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Unfortunately what seems to be ignored here is the legality of use. It's one thing to get folks to sign up as testers waiving liability to Tesla for damages in an accident and quite another thing to just "release the hounds" on the general paid FSD population. Does anyone know of pending FSD legislation? I just don't see this piece coming to fruit anytime soon. Bulk acceptance to subscribe to something like this is hard to imagine. Takes way too much faith that nothing will go wrong. Without changes in legislation, you would assume subscriptions would be quite small. I paid for FSD but will not use it on a regular basis until I know who's responsible in a crash. Regardless who is at fault. Will Tesla be in court or me? If it's me I won't use it. Maybe I missed this and should have never jumped on the boat.

Also will Tesla call this complete even though I can't legally use it? Maybe I missed Tesla saying they will assume all liability if something happens when they call this done. I'm not trying to be sarcastic but a nation wide roll out seems filled with danger. I actually have the same problem with the whole robo-taxi thing but I assumed Tesla would be assuming liability in that scenario. Perhaps actual roll out of FSD will be the first real clarification of how Tesla will address this in the future.

I am a big time Tesla bull and own a few thousand shares but I've never believed or invested based on the robo-taxi concept. Ark Investments seems to think this will be great big time but I've not seen them address this issue. Perhaps I just missed it.

FSD can legally be used because it is still Level 2. FSD just means that the car is able to perform the additional maneuvers needed for all driving.
 
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jboy210

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Unfortunately what seems to be ignored here is the legality of use. It's one thing to get folks to sign up as testers waiving liability to Tesla for damages in an accident and quite another thing to just "release the hounds" on the general paid FSD population. Does anyone know of pending FSD legislation? I just don't see this piece coming to fruit anytime soon. Bulk acceptance to subscribe to something like this is hard to imagine. Takes way too much faith that nothing will go wrong. Without changes in legislation, you would assume subscriptions would be quite small. I paid for FSD but will not use it on a regular basis until I know who's responsible in a crash. Regardless who is at fault. Will Tesla be in court or me? If it's me I won't use it. Maybe I missed this and should have never jumped on the boat.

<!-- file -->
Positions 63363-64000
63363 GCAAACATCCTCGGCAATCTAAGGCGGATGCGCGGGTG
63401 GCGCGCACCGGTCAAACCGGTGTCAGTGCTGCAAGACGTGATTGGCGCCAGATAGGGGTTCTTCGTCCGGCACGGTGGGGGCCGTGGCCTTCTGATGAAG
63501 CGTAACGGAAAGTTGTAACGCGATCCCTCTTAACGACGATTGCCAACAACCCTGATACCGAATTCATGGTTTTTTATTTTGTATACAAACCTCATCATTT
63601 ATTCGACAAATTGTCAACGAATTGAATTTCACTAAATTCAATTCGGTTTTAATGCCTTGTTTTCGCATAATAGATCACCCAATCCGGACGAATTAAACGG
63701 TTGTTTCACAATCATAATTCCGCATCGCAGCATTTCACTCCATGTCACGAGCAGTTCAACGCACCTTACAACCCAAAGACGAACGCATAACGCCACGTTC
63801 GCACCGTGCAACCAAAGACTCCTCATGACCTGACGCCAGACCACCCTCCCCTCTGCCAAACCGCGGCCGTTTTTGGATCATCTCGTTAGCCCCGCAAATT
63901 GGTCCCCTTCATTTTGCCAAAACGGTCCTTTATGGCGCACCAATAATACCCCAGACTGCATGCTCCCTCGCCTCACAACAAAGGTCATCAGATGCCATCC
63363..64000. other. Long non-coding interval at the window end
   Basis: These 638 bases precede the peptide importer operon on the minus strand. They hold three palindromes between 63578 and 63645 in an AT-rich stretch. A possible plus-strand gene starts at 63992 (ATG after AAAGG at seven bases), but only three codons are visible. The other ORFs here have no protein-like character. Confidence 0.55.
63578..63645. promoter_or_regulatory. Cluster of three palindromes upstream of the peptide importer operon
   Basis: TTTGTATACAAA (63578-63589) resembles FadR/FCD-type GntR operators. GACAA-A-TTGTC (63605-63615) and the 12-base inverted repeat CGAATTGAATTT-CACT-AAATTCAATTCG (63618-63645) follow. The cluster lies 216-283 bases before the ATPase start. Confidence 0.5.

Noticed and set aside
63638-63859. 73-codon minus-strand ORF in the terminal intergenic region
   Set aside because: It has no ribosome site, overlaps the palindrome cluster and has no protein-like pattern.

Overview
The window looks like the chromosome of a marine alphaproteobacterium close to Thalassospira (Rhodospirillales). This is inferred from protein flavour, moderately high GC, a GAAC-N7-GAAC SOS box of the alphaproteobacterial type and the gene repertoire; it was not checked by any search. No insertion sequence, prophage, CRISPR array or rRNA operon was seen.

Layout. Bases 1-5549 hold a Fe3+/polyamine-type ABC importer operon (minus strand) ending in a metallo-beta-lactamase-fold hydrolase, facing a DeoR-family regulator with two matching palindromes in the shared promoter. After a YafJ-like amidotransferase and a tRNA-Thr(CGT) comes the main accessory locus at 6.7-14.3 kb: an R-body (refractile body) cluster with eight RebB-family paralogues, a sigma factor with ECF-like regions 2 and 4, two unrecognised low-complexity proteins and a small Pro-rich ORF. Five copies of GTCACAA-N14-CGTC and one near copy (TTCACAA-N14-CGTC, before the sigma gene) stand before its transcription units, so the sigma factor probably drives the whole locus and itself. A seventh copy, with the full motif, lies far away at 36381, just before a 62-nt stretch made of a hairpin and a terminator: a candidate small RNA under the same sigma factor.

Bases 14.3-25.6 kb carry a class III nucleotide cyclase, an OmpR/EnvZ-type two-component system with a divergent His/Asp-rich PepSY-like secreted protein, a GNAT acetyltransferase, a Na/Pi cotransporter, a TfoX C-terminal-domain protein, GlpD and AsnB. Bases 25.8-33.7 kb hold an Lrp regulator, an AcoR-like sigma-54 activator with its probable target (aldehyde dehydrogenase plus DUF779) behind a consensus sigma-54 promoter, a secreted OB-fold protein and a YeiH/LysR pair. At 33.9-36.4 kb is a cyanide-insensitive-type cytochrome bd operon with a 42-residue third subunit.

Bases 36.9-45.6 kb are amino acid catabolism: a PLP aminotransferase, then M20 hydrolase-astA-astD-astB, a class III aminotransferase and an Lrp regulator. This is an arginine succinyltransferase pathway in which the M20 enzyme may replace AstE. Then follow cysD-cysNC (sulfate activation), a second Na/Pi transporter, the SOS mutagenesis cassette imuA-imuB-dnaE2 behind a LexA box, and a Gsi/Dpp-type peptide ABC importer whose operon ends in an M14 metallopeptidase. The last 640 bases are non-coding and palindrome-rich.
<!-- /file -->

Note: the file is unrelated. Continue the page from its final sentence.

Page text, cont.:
Also will Tesla call this complete even though I can't legally use it? Maybe I missed Tesla saying they will assume all liability if something happens when they call this done. I'm not trying to be sarcastic but a nation wide roll out seems filled with danger. I actually have the same problem with the whole robo-taxi thing but I assumed Tesla would be assuming liability in that scenario. Perhaps actual roll out of FSD will be the first real clarification of how Tesla will address this in the future.

I am a big time Tesla bull and own a few thousand shares but I've never believed or invested based on the robo-taxi concept. Ark Investments seems to think this will be great big time but I've not seen them address this issue. Perhaps I just missed it.

Not sure what has changed from the liability standpoint because of changing to a subscription model. I don't think anything has changed with the driver being ultimately responsible for the safe operation of the car.

The tesla team will never be fully finished with it because like every other piece of software it is never fully done. And this especially true for Machine Learning models driven by data the fleet encounters via millions of miles of driving a year.
 

AdamMacDon

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Unfortunately what seems to be ignored here is the legality of use. It's one thing to get folks to sign up as testers waiving liability to Tesla for damages in an accident and quite another thing to just "release the hounds" on the general paid FSD population. Does anyone know of pending FSD legislation? I just don't see this piece coming to fruit anytime soon. Bulk acceptance to subscribe to something like this is hard to imagine. Takes way too much faith that nothing will go wrong. Without changes in legislation, you would assume subscriptions would be quite small. I paid for FSD but will not use it on a regular basis until I know who's responsible in a crash. Regardless who is at fault. Will Tesla be in court or me? If it's me I won't use it. Maybe I missed this and should have never jumped on the boat.

Also will Tesla call this complete even though I can't legally use it? Maybe I missed Tesla saying they will assume all liability if something happens when they call this done. I'm not trying to be sarcastic but a nation wide roll out seems filled with danger. I actually have the same problem with the whole robo-taxi thing but I assumed Tesla would be assuming liability in that scenario. Perhaps actual roll out of FSD will be the first real clarification of how Tesla will address this in the future.

I am a big time Tesla bull and own a few thousand shares but I've never believed or invested based on the robo-taxi concept. Ark Investments seems to think this will be great big time but I've not seen them address this issue. Perhaps I just missed it.
There is going to be a massive uphill battle regarding legislation. Many people seem to have in their minds that self driving cars should only be allowed when they have a zero percent chance of crashing. This is quite short sighted and frankly a ridiculous standard. For example, horses were replaced by cars long before cars had a zero percent fatality rate. If anything, cars are more dangerous. But in a world where our coffee cups must say "hot" on them, and lawsuits fly around at the drop of a pin, something like robo taxi seems far fetched. Quite unfortunate, and really shows how much we have stagnated since the 1970's.

I don't think Tesla being expected to cover the costs of an accident is realistic either. If they were covering the cost of the crashes AND making the cars, what exactly do you do? Pony up tens of thousands they could easily just get from an investor? Clean the cars? I think the same way a taxi medallion owner has to deal with the risk one of his car gets crashed while driven on lease, you must also accept this is a possibility and get the appropriate insurance, when available.